“It is clear that the constitutionally sanctioned process of electing a new set of leaders to take us to the next level has been thwarted by another tainted election,” Odinga told reporters. “It is democracy that is on trial.”
This was Kenya’s first election since the disputed 2007 election, when Odinga also declared that he was cheated out of victory, triggering ethnic violence that killed more than 1,000 Kenyans and drove several hundred thousand others from their homes. The mayhem crippled Kenya’s economy and shattered its image as a bulwark of stability in Africa.
Kenyatta, the son of Kenya’s founding father, Jomo Kenyatta, reached the 50 percent needed to avoid a runoff by winning 6,173,433 votes out of more than 12.3 million cast. Odinga won 5,340,546 votes, 43.3 percent, in an election contested by eight candidates. About 8,000 votes pushed Kenyatta above the 50-percent mark. The turnout, at 86 percent, was the highest ever in Kenya’s history.
Most of the voting predictably went along ethnic lines, with the vast majority of Kikuyus choosing Kenyatta, while Luos cast their ballots for Odinga.
Even if the Supreme Court upholds Kenyatta’s victory, he is expected to face a highly complicated term in office. Both he and running mate William Ruto are accused by the International Criminal Court at The Hague of financing and instigating ethnic mobs who carried out mass killings after the 2007 election. That means both men would have to endure months, if not years, on trial while running the country.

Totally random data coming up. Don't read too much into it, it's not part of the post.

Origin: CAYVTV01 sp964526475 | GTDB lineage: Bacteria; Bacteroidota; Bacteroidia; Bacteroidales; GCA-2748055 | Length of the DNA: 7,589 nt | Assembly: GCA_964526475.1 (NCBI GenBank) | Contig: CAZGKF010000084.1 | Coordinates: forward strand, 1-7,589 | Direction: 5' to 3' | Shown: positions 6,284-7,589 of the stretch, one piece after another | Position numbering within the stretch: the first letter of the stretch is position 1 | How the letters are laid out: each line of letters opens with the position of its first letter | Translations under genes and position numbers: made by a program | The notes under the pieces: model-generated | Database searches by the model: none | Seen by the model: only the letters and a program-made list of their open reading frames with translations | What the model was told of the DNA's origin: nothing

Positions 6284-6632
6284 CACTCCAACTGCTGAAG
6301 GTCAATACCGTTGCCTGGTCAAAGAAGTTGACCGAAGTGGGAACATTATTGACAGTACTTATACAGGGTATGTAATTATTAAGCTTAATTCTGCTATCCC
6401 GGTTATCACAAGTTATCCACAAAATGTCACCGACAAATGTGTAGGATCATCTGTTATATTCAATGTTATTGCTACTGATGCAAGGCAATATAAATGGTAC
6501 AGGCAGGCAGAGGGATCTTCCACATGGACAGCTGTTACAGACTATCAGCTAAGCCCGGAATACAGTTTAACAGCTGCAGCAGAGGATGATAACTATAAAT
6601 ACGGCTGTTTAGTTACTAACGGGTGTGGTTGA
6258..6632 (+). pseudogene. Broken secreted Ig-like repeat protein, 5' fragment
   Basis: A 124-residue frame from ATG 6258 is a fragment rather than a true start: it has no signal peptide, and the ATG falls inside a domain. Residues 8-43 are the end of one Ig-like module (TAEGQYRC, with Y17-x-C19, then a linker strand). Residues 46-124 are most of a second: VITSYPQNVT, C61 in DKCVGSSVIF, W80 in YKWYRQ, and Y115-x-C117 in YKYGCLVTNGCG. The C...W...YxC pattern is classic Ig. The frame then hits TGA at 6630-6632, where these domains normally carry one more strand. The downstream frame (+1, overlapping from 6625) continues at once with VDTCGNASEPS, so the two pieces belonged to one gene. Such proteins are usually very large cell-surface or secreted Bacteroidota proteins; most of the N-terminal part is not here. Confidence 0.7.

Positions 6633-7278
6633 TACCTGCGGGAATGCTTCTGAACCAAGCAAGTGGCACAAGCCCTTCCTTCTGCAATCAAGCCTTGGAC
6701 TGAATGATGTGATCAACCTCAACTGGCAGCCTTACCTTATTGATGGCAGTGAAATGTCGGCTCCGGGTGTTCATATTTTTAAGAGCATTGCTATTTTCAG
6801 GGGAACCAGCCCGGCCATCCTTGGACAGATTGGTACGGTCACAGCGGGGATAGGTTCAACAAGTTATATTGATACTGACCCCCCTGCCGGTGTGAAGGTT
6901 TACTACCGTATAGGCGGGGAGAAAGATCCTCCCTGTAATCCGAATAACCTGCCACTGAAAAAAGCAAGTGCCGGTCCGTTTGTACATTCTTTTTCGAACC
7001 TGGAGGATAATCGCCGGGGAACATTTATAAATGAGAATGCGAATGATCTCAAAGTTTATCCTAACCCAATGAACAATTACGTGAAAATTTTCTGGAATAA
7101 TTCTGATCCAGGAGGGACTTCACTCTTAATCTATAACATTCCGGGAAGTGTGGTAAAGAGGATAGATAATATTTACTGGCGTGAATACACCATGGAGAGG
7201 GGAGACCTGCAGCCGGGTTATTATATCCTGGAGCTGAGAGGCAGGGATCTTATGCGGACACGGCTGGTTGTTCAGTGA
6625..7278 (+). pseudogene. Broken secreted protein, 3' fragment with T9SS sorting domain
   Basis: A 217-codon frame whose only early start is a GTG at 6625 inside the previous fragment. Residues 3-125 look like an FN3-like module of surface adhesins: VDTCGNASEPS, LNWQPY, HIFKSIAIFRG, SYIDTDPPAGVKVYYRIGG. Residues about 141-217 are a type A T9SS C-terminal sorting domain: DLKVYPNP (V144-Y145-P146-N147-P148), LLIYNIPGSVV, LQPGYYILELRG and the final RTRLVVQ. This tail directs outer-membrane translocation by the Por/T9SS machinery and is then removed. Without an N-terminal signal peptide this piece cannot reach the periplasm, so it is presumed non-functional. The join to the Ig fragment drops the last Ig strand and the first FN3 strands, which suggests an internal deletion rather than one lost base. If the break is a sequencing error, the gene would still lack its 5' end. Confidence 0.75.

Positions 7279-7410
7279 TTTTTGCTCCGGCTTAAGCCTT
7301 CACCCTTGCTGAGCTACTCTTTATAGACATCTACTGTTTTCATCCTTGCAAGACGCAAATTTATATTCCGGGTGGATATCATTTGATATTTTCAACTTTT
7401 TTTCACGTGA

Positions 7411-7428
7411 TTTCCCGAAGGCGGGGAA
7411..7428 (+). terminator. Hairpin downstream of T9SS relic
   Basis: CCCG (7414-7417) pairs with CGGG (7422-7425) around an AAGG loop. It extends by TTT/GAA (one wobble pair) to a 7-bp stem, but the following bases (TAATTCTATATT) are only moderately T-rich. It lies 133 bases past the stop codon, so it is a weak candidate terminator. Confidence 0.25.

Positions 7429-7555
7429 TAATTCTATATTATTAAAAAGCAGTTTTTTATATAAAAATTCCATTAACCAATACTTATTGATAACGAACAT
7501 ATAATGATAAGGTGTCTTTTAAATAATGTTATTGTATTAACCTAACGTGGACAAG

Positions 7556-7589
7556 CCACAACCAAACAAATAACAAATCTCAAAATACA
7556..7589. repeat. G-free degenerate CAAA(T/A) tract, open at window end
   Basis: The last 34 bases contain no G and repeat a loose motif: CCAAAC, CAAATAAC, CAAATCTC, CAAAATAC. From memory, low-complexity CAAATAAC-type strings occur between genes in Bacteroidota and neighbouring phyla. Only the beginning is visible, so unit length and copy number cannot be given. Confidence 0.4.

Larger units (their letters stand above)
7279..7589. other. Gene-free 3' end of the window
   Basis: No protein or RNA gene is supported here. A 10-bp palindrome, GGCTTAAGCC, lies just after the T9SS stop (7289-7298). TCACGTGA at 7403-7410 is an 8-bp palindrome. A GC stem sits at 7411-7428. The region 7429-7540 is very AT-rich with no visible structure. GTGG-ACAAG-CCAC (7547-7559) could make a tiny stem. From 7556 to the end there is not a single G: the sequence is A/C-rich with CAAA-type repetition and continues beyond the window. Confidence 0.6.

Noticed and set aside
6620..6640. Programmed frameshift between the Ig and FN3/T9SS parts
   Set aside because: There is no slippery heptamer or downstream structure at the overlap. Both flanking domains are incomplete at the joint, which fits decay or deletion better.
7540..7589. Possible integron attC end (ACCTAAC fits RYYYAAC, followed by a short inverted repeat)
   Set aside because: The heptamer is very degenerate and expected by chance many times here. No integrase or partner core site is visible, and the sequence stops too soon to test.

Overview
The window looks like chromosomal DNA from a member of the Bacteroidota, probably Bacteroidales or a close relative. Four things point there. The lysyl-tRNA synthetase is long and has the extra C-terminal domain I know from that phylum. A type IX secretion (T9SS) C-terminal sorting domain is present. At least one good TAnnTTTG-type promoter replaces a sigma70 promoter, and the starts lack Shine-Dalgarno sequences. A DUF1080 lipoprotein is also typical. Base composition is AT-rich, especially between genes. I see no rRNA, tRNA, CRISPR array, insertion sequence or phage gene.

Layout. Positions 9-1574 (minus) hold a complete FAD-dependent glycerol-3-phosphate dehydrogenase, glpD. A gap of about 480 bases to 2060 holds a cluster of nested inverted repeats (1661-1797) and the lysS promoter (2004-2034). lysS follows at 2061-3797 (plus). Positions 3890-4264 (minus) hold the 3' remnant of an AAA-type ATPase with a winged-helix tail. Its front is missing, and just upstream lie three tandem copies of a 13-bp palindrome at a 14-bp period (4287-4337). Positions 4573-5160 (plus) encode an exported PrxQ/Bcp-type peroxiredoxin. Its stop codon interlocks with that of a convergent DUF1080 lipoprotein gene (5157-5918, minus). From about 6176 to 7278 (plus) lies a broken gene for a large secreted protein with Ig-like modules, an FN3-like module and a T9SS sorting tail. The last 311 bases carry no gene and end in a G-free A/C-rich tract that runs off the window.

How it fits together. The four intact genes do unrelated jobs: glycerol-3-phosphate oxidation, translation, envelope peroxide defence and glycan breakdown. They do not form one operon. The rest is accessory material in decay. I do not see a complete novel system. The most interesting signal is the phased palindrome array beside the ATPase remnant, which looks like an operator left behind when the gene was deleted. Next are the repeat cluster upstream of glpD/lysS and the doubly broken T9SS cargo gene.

Their trial, originally scheduled for next month, has been postponed to July 9. Both men have denied the allegations and have said they would cooperate with the court to clear their names.
Relationships with key allies and donors could prove to be awkward. The United States and European nations have already warned that there could be consequences if Kenyans chose a leader facing charges by the international court. Some Western diplomats have said they would only have essential discussions with Kenyatta if he were elected.
Yet Kenya is a key ally of the United States and an ancestral home of President Obama. Kenya has played an important role in the fight against Somalia’s al-Qaeda-linked al-Shabab militia. Kenya’s economic stability is also vital to the region’s and the continent’s growth.
On Saturday, Secretary of State John F. Kerry congratulated Kenya on holding peaceful elections and urged all the political parties “to peacefully address any disputes” through the courts, “rather than on the streets.” Noticeably, Kerry did not once mention Kenyatta.